NYSE Finds Romance In Germany; Will It Work?

Traders work at the New York Stock Exchange on Thursday as a merger with the German exchange, Deutsche Boerse, moved forward. i i

hide captionTraders work at the New York Stock Exchange on Thursday as a merger with the German exchange, Deutsche Boerse, moved forward.

Mark Lennihan/AP
Traders work at the New York Stock Exchange on Thursday as a merger with the German exchange, Deutsche Boerse, moved forward.

Traders work at the New York Stock Exchange on Thursday as a merger with the German exchange, Deutsche Boerse, moved forward.

Mark Lennihan/AP

The New York Stock Exchange has long been the symbol of American financial might.

But sometime soon, it could end up the property of a German company.

The company that operates New York's leading stock exchange said Wednesday it's in talks to merge with the owner of the Frankfurt stock exchange.

The deal is being driven by changes in technology that have diminished New York's role in the capital markets. The changes that have taken place in the financial markets have happened so fast that a lot of people may not even be aware they've occurred.

A Business With 'Razor-Thin' Margins

Money manager Michael Holland says the changes have had a huge impact on traditional stock exchanges like the NYSE.

"The nature of the securities business ... has changed so dramatically over the past 10 or 20 years," Holland says. "What used to be a very profitable business is now [a] razor-thin margin business."

At one time, the NYSE handled most of the stocks traded in the United States. But lately it's had to do battle with electronic exchanges that have slowly stolen away business.

Arthur Levitt, who was chairman of the Securities and Exchange Commission in the 1990s, says this has meant a declining role for the exchange and for U.S. capital markets as a whole.

"We've always accepted the notion that the United States was the premiere economic market in the world and that anyone who sought a listing had to list in New York. ... That obviously is no longer the case," Levitt says.

A Response To International Threats

The explosion of technological changes has allowed other cities like London to build up their markets at the expense of the United States, he says.

The NYSE merger with Deutsche Boerse is an attempt to respond to these threats, Holland says.

"If they get together, it will be the largest stock exchange/bourse in the world and should have the most efficient and lowest-cost production of what they do," he says.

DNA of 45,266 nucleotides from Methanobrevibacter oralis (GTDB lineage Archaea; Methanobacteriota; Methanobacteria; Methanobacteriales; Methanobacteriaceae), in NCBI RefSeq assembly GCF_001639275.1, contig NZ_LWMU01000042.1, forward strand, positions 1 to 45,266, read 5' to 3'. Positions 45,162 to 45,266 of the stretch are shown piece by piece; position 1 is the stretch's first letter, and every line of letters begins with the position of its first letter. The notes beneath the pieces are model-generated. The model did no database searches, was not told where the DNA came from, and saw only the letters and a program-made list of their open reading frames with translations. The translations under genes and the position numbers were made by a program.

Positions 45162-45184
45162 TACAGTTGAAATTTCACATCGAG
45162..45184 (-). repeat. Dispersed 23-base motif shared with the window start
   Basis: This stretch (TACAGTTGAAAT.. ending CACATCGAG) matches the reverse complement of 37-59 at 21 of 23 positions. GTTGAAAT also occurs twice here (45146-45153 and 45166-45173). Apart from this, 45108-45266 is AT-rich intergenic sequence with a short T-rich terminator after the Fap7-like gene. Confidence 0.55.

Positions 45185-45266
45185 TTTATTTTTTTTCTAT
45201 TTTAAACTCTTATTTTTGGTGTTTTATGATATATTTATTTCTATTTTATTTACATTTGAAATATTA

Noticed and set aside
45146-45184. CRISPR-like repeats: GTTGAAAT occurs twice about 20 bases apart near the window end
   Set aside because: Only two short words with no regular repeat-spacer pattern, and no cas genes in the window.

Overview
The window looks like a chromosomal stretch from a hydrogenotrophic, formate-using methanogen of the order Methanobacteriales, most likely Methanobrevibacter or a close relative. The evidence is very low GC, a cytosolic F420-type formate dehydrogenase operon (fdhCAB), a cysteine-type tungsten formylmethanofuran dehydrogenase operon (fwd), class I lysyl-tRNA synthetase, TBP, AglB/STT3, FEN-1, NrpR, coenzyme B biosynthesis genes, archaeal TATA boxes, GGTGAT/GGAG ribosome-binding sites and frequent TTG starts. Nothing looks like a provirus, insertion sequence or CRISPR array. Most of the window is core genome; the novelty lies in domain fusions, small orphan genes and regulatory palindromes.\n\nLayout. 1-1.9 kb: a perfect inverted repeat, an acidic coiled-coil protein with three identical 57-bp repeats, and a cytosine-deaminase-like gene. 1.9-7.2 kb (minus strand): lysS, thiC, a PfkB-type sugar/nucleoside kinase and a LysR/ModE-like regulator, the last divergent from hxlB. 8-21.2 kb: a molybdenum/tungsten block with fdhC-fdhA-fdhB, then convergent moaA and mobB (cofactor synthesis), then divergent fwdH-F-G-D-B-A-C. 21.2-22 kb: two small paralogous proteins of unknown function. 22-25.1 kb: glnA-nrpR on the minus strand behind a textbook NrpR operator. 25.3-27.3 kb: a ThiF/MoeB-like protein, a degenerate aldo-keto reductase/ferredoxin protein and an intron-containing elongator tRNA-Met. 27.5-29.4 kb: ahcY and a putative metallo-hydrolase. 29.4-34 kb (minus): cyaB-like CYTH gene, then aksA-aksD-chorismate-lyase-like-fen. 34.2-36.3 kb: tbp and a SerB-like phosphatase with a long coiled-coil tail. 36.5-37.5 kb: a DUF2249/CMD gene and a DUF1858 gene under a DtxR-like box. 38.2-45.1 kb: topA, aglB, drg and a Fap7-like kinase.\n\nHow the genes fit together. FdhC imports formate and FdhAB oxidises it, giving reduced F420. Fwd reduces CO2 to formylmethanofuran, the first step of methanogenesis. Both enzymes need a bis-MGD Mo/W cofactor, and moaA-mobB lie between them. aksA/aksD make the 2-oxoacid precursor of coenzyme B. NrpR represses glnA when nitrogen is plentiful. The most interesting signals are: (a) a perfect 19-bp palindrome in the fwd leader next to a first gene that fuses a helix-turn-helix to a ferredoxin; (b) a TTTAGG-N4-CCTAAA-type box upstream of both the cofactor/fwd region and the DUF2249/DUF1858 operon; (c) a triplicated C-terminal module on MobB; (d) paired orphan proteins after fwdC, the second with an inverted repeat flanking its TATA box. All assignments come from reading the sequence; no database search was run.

But the merger would also change things for the NYSE. It will still be the largest stock exchange, at least for a while, but it would be part of a much bigger company controlled by Deutsche Boerse.

A Tinge Of Nationalism

Charles Jones, a finance professor at the Columbia Business School, says that may be a little hard for some Americans to accept.

"There is a little bit of nationalism that may come into this," he says. "It's giving up a little bit of sovereignty to have your stock exchange merge with another national stock exchange."

But Jones says he thinks Americans will gradually come to terms with the changes.

Levitt, the former SEC chairman, says in the long run Americans may have no choice.

"The politicians will fulminate about local sovereignty," he says. "But we can no longer take the economic supremacy of the United States for granted. This is a global market and we need global exchanges."

Levitt thinks the merger will probably go through for another reason: In the past, stock exchanges were set up as associations of members. The structure was a bit like a club, and they were often resistant to change.

Regulatory Approval Seems Likely

But in recent years, most exchanges, including the NYSE, have become for-profit companies that have to answer to their shareholders. And Levitt says they can't afford to stand still.

"I think in the absence of this I would worry about the future of the New York Stock Exchange, because somebody on both sides of the water will be merging, and that could make the New York Stock Exchange largely irrelevant if they don't stay on top of it," he says.

For this reason, Levitt says regulators on both sides of the Atlantic will probably end up approving the deal.

There was a time regulators balked at the idea of allowing exchanges to get too big — arguing that it would be bad for competition. But with technology creating so many new ways to trade, that's no longer seen as much of a threat.

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